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Artworks spoke to Stockholm-based artist Gabriella Loeb who's artistic career started off as an obsession for creating clothing but has today developed into a progressive, kick-ass artist with exhibitions in Stockholm and Los Angeles.

5 min read

Birthplace Miami, but now a Stockholm resident, tell us your story?

Well, I’m a American Cuban, Jew born in Miami and now a Swedish citizen. I moved to New York from Aspen, when I was 18 to study fashion and after five years of non-stop work, Sweden was in the cards and became desirable for its slow pace. 

Initially, you were on the fashion path - you started off with a degree in Fashion Design in New York, what was your plan? 

I actually don’t have a degree, I studied three years and dropped out because I was offered a job as a design assistant. My plan was to make couture clothing which was probably a bit naive for Sweden. I had an idea of some bizarre, eccentric customer type who would only wear couture and flood other peoples apartments in champagne, someone like Daphne Guinness. 

So when did you know that you wanted to be an artist? Why did you start by tapping fashion instead of art directly? 

I wanted to do something different as both of my parents work with art. Fashion was a complete enigma for me at the time and maybe in a way it moved me more than art. I was obsessed with learning how to create clothing and then when I finally could I became interested in working with other materials. In the end, I realised I was only interested in dressing myself, thats where my interest has always been. 

You look nice, what are you wearing today?

Thanks! My Kungliga Konsthögskolan working t-shirt, a pair of black jeans that I made myself with leather appliqués and buckles that I took off of a pair of Dolce and Gabbana trousers and just these old Balenciaga derby buckle shoes.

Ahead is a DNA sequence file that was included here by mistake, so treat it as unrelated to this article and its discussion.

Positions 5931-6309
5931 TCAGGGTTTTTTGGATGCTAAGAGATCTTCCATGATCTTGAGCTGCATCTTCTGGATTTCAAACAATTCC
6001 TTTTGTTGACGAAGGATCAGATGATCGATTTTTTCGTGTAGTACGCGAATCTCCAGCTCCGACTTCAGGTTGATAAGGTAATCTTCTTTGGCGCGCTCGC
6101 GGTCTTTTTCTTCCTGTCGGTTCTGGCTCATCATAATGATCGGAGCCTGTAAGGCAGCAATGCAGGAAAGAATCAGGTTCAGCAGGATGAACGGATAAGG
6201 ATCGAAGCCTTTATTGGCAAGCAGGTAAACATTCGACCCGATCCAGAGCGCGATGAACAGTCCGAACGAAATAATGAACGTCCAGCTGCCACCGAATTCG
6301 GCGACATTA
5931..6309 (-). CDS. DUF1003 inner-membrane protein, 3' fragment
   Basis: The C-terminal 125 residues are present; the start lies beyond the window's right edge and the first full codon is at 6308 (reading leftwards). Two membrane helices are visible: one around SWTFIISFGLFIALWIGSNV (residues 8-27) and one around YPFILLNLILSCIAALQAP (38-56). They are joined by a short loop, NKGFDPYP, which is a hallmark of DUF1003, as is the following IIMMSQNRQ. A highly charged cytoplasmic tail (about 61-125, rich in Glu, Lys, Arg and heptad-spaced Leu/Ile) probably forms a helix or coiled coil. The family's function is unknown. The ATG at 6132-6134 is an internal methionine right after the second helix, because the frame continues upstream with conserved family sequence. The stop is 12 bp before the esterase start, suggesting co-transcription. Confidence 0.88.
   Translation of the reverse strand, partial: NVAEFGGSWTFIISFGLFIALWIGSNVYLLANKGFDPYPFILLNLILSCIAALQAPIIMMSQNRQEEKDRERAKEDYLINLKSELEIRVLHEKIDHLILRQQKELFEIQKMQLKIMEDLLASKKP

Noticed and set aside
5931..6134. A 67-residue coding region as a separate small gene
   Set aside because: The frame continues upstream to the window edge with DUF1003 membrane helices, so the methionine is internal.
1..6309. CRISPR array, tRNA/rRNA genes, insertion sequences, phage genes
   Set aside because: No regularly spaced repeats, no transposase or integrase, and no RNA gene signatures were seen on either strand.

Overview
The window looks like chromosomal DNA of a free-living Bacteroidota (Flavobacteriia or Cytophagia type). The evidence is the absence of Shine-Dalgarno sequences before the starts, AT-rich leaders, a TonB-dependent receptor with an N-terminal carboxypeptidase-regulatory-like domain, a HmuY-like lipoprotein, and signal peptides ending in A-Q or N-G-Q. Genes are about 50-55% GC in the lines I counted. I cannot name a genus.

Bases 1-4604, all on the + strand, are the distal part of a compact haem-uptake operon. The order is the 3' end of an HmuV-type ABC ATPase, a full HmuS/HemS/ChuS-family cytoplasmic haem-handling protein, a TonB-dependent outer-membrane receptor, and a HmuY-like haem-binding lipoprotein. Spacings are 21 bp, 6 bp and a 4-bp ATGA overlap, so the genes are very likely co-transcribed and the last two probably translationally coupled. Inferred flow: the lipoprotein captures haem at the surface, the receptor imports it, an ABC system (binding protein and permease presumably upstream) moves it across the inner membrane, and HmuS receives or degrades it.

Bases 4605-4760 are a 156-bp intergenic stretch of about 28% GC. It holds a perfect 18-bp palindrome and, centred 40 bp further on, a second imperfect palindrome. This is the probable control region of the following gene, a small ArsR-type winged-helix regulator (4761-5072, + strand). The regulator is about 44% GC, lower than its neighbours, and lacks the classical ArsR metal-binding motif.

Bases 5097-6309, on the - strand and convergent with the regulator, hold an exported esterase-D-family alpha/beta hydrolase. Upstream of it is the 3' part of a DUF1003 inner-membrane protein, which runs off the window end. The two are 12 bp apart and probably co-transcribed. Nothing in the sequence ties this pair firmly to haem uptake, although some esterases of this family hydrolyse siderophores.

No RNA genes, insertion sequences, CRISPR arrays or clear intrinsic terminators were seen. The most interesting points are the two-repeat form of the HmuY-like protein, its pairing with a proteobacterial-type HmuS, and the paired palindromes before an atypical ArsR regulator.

Seeing your resume, there are 6 years in-between the two degrees, what were you up to? 

When I was living in NYC I was working with fashion full time. When I moved to Stockholm I setup a studio in a collective with a few others called Tropiska Föreningen where I was working on my own art.

We understand that the classic love-story influenced your move to Stockholm? Is it still the same person? Was it an easy decision?

That classic love story ended in betrayal and divorce but, I’ve learned that something has to die in order for something new to live and, I couldn’t be happier.

Your time at Mejan (The Royal Institue of Art in Stockholm) is coming to an end? Are you planning to stay in Sweden? 

I’m moving to New York for a bit in October but, I will still keep my studio here in Sweden.

How would a good friend of yourse describe your artistic style?

No clue, maybe as something classic and something aggressive, deceptive yet not too obvious. I would call it "fuck you timelessness".

What aspect of your working process gives you the biggest thrill? 

After you’ve been in the studio day in and day out not knowing what you are doing, experiencing failure after failure and then some unexpected luck happens. When all the pieces finally come to together and you can’t stop.

Can you describe your working process and talk about your way of using the studio? 

My work is very physical, time consuming and now toxic, considering my newfound love for plastics. I work with plastics in a very non-conventional way. I use polymers differently from their intended applications but, it works! I spend hours in the plastic studio soaking, dripping, hanging material from grid covered tables and scaffolds.

How do you come up with titles to your work? 

Titles are usually a result of what I’m consumed by in the moment, what I’m hearing, watching, experiencing. Most of the titles have to do with an idea of transformation. I’ve used lines from the bible and referenced mysticism in Baroque sculpture.

Who do you think will buy your work? Who is your stereotype customer?

Someone with an interest in sculpture, materiality and who has a lot of space.

So what kind of pieces are you working on at the moment?

I’m continuing to make polyester spikes, hundreds of them, hung from the ceiling by ropes and electrical cords. The pieces have a sort of mechanical quality which enables them to move in different ways. I’m also using color for the first time, this is all very exciting! 

Do you also collect art yourself? Or maybe a fashion collector? 

Art-wise I have pieces from my good friend Linnea Sjöberg and the very talented Johan Berglund. Fashion-wise I have a lot of going out clothes from my years in NYC. I used to go to a lot of sample sales and get really lucky with designer clothing because I am so small.

During what hours of the day do you feel most inspired?

Usually in the morning, and late at night when it gets very quiet.

Do you listen to music whilst working? 

Yes, to keep the energy up!

And finally, for us dreamer out there. What is the coolest thing being an artist? 

You can do whatever you want!